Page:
• NASA astronaut and former Whitehead Fellow Kathleen

    NASA astronaut and former Whitehead Fellow Kathleen "Kate" Rubins returned to the Whitehead Institute to engage with local students and give a public lecture on her experiences in space.

    Photo: Allegra Boverman

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  • At a Whitehead Connects evening event, astronaut Kate Rubins described her path from biotechnology research to residency on the International Space Station. MIT Vice President for Research Maria Zuber (far left) and Professor David Page look on.

    At a Whitehead Connects evening event, astronaut Kate Rubins described her path from biotechnology research to residency on the International Space Station. MIT Vice President for Research Maria Zuber (far left) and Professor David Page look on.

    Photo: Allegra Boverman

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  • Left to right: MIT professor of biology and Whitehead member Richard Young, MIT Vice President for Research and E. A. Griswold Professor of Geophysics Maria Zuber, NASA astronaut Kate Rubins, and MIT professor of biology and Whitehead Institute Director David Page.

    Left to right: MIT professor of biology and Whitehead member Richard Young, MIT Vice President for Research and E. A. Griswold Professor of Geophysics Maria Zuber, NASA astronaut Kate Rubins, and MIT professor of biology and Whitehead Institute Director David Page.

    Photo: Allegra Boverman

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  • The U.S. Destiny laboratory module on the International Space Station is the primary research laboratory for U.S. payloads, supporting a wide range of experiments and studies contributing to health, safety, and quality of life for people all over the world. Destiny houses the Microgravity Science Glovebox, in which Kate Rubins worked on the Heart Cells experiment.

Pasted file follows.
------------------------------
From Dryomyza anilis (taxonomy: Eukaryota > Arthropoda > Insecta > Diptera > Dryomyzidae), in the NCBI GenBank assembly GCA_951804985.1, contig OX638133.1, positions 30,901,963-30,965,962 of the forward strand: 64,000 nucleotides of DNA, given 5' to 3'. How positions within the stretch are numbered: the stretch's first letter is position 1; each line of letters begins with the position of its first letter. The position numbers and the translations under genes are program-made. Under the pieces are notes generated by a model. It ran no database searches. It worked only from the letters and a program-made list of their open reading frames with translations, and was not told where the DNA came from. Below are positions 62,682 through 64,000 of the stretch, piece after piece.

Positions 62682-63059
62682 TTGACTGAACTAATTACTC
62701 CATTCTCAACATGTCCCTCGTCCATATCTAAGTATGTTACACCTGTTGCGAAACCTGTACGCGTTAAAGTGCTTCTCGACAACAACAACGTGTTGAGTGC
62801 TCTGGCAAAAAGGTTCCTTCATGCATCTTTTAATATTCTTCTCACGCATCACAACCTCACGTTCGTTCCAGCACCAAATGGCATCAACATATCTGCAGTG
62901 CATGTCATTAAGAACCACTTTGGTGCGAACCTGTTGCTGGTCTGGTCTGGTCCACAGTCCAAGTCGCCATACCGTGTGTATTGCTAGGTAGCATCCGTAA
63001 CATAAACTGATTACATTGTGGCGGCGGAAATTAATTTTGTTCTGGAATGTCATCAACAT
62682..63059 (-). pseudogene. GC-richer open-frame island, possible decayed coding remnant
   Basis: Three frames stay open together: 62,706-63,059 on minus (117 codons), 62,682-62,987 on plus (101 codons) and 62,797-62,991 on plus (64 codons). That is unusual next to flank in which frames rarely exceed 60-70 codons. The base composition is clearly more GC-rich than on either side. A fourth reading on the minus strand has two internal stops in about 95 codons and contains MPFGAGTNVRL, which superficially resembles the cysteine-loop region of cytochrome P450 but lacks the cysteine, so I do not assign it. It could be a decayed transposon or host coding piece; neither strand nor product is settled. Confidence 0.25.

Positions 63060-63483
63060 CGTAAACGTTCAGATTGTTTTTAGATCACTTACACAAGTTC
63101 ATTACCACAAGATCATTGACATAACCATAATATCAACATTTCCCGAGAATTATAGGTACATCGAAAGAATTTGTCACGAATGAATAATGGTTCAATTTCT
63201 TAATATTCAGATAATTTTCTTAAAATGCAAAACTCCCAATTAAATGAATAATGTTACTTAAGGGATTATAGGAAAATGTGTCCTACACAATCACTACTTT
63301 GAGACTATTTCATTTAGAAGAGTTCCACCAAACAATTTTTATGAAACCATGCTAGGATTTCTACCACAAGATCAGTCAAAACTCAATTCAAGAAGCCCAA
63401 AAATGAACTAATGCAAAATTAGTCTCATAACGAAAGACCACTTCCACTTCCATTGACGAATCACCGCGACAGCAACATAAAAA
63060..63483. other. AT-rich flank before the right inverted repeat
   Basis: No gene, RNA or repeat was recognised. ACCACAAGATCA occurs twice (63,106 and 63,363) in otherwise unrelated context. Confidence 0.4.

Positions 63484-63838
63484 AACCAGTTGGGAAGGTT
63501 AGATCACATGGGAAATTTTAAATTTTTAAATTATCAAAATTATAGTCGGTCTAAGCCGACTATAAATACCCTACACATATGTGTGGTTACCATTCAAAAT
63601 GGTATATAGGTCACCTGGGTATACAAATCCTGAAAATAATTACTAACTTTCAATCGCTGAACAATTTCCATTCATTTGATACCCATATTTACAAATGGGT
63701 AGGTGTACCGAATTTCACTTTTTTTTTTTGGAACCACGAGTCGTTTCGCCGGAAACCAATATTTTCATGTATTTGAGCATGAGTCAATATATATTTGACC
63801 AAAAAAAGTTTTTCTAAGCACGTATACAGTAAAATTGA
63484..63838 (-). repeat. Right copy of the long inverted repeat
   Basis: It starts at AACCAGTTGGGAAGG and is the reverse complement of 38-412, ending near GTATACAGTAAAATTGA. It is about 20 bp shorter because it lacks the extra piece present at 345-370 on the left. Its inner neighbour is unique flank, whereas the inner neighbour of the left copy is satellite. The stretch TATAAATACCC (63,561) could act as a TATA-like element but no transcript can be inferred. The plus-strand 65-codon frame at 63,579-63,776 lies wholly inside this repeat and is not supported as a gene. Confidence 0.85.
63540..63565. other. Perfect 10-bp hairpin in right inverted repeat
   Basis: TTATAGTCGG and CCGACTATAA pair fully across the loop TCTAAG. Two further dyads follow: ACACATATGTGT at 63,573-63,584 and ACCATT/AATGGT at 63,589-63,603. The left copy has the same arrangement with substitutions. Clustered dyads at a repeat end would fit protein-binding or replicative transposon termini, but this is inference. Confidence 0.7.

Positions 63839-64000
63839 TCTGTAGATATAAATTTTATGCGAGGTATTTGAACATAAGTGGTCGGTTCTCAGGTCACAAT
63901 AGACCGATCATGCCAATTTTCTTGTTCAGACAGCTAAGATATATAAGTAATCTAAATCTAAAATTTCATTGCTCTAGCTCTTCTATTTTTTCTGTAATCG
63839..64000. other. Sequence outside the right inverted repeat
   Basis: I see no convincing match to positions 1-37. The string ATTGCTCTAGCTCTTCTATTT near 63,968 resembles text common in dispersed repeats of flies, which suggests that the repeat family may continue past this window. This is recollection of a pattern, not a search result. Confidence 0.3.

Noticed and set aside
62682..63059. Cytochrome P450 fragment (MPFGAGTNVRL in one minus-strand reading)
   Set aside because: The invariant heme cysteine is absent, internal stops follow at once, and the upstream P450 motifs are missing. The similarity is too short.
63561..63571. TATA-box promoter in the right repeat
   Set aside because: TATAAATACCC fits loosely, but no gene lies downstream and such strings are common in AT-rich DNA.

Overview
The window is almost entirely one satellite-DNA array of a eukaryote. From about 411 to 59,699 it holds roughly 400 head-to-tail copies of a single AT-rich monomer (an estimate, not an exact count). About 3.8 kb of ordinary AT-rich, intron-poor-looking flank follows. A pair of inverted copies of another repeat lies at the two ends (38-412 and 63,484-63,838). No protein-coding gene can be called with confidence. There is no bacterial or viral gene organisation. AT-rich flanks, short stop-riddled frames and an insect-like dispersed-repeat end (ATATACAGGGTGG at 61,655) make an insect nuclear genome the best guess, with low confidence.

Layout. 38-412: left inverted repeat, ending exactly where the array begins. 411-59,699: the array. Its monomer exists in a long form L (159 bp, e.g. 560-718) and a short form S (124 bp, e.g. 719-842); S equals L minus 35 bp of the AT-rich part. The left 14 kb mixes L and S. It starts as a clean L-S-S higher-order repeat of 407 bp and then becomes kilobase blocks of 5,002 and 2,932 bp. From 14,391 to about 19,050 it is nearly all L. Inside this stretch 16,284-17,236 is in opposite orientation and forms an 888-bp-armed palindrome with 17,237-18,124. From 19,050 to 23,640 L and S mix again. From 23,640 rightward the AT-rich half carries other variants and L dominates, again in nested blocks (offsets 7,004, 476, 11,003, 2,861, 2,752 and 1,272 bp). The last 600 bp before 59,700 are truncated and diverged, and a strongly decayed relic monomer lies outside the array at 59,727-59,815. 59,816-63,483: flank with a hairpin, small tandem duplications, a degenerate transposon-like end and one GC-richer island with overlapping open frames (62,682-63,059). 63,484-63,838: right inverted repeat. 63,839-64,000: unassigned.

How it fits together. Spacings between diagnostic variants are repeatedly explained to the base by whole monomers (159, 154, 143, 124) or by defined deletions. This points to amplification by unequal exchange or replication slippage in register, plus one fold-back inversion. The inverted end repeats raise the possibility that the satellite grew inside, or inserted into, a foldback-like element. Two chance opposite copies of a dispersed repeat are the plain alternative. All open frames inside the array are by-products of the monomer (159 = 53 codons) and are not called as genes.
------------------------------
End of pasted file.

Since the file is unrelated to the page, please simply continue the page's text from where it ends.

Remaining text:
The U.S. Destiny laboratory module on the International Space Station is the primary research laboratory for U.S. payloads, supporting a wide range of experiments and studies contributing to health, safety, and quality of life for people all over the world. Destiny houses the Microgravity Science Glovebox, in which Kate Rubins worked on the Heart Cells experiment.

    Photo: NASA

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Astronaut Kate Rubins returns to the Whitehead Institute to describe her experiences in low-Earth orbit

NASA astronaut and former Whitehead Fellow Kathleen "Kate" Rubins returned to MIT for a public talk and engagement with local students.

Former Whitehead Fellow and recent International Space Station resident gives public talk and engages with the next generation of scientists and engineers.


The Whitehead Institute at MIT welcomed NASA astronaut and former Whitehead Fellow Kathleen “Kate” Rubins on Sept. 12.

Rubins' visit began in the afternoon, when Whitehead Institute Director David Page interviewed her for Whitehead’s podcast, "Audiohelicase." After the interview, Rubins spoke with a select group of Whitehead postdocs and graduate students.

Later, she enthralled local students as she recounted her four-month 2016 trip to the International Space Station (ISS), her biomedical research in space, and her journey from scientist to astronaut. The audience of students, teachers, and parents from Cambridge and surrounding communities watched with rapt attention as Rubins narrated a video showing her preparations for and launch into space, her experiments — including the first DNA sequencing in space — her fiery return to Earth in a plasma-surrounded capsule, and her jarring landing on the Kazakh Steppe, in Kazakhstan.